Browsing named entities in The Photographic History of The Civil War: in ten volumes, Thousands of Scenes Photographed 1861-65, with Text by many Special Authorities, Volume 5: Forts and Artillery. (ed. Francis Trevelyan Miller). You can also browse the collection for T. J. Rodman or search for T. J. Rodman in all documents.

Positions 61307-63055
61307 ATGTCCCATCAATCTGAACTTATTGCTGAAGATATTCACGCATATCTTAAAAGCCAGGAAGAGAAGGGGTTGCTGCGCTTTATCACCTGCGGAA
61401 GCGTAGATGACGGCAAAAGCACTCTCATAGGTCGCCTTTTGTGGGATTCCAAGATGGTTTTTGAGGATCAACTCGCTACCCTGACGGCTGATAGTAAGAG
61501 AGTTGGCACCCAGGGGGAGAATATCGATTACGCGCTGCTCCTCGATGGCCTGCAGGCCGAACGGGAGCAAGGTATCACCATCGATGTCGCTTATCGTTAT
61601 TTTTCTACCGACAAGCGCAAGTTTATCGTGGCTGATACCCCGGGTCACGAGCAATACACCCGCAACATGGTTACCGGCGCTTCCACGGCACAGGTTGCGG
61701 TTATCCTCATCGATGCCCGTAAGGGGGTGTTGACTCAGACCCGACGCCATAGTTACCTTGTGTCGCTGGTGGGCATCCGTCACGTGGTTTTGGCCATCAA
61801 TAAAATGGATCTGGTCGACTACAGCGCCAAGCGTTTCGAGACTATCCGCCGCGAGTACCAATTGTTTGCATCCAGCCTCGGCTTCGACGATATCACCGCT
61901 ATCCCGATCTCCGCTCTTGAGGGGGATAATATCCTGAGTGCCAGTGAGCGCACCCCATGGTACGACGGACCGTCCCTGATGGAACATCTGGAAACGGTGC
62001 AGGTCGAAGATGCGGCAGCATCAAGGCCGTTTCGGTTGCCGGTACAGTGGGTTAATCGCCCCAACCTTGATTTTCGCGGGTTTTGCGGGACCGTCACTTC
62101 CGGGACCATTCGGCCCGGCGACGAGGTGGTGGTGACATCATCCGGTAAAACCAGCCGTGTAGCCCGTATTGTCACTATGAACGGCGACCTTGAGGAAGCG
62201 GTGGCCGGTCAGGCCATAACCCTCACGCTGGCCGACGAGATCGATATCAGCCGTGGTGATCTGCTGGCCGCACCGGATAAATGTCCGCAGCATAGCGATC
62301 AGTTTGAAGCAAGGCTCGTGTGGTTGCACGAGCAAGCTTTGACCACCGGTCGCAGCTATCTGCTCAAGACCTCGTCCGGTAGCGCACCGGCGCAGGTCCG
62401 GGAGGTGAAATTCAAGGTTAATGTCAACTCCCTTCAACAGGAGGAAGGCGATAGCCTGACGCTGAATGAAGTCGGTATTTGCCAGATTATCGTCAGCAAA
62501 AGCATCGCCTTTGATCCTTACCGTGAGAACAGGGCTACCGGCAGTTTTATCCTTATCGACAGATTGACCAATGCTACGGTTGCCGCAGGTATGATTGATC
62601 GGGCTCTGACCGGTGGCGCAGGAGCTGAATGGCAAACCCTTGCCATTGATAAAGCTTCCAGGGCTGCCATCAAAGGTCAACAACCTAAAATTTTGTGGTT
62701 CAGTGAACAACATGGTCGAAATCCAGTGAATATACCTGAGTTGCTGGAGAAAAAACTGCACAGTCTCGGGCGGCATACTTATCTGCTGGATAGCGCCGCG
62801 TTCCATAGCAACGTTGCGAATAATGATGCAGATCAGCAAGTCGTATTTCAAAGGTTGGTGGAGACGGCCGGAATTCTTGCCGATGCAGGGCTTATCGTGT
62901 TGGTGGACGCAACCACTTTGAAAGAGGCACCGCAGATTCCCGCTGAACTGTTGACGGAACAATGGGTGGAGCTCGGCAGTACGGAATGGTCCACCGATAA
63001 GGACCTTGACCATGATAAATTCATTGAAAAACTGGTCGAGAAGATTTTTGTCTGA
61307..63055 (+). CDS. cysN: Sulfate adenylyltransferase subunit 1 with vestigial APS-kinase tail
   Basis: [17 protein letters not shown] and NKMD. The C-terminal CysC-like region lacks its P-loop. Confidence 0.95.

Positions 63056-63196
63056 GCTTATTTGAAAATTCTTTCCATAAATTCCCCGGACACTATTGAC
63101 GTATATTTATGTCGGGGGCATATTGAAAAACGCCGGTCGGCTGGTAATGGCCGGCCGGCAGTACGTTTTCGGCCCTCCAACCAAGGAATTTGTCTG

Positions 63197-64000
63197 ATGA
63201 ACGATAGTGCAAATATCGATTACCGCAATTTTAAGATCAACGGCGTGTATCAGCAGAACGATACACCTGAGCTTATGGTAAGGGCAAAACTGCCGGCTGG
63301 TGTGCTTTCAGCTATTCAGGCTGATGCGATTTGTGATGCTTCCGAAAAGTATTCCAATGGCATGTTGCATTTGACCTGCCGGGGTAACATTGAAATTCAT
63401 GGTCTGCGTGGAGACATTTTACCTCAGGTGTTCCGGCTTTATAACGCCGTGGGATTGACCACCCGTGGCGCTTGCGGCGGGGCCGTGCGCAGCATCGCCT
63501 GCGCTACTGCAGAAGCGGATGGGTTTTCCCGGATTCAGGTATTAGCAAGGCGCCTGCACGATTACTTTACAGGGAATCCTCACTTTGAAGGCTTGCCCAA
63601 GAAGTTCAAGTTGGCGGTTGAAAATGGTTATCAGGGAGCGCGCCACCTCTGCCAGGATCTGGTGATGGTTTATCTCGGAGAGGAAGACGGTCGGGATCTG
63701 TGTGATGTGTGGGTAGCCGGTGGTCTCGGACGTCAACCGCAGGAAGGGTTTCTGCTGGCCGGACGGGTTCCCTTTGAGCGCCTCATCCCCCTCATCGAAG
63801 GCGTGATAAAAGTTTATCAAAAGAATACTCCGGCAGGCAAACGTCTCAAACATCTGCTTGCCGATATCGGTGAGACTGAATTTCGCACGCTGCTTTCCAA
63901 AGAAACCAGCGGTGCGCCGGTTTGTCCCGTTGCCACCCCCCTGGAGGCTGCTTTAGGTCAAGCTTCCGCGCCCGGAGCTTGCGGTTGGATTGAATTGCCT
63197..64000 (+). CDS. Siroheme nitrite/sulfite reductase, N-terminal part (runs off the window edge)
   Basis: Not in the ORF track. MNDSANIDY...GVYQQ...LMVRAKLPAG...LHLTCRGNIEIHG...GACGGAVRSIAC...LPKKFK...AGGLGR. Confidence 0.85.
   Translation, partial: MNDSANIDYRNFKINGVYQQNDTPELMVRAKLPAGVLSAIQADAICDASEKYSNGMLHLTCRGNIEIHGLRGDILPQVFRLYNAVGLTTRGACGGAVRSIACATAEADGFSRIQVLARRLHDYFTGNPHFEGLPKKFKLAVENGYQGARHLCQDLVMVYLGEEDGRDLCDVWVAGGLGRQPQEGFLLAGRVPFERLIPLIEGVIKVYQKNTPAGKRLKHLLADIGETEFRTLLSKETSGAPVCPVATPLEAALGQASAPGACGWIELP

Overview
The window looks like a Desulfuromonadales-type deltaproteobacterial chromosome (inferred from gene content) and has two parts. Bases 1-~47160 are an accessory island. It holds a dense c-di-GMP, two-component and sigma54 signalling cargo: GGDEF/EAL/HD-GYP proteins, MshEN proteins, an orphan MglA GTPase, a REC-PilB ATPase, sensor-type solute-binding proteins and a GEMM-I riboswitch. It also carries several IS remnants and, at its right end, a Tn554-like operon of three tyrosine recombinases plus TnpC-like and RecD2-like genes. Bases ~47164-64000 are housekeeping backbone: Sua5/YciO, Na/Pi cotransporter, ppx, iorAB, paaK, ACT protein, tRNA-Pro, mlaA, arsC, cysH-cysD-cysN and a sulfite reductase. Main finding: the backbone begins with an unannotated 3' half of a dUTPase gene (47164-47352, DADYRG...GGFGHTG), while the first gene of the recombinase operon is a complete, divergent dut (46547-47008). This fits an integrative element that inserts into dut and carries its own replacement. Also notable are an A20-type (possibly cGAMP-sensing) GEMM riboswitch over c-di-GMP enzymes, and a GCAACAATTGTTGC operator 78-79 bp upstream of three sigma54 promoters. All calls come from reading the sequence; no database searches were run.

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tory until the adoption of the rifled systems. The American smooth-bore type of Ordnance was the best in the world. In 1860, the Ordnance Department adopted Colonel Rodman's method of interior cooling of a hollow cast tube, and in 1863 the extreme effort was made to produce a heavy gun, resulting in a successful 20-inch smooth-brates. To the left are lighter field-guns, some rifles, and some smooth-bores. The small, low carriages in front of the field-pieces are for small mortars. Two Rodman smooth-bores are lying dismounted on the ground. There is a marked difference between the heavy Parrott, probably a 100-pounder, in the traveling position on themissioned and enlisted, aided by the large body of civilian employees in service, had been able A mammoth sea-coast cannon aimed by wooden wedges--1861 this Rodman smooth-bore gun in Port Royal, South Carolina, is mounted on a wooden carriage of a type prevalent during the war. These carriages were sufficiently strong to car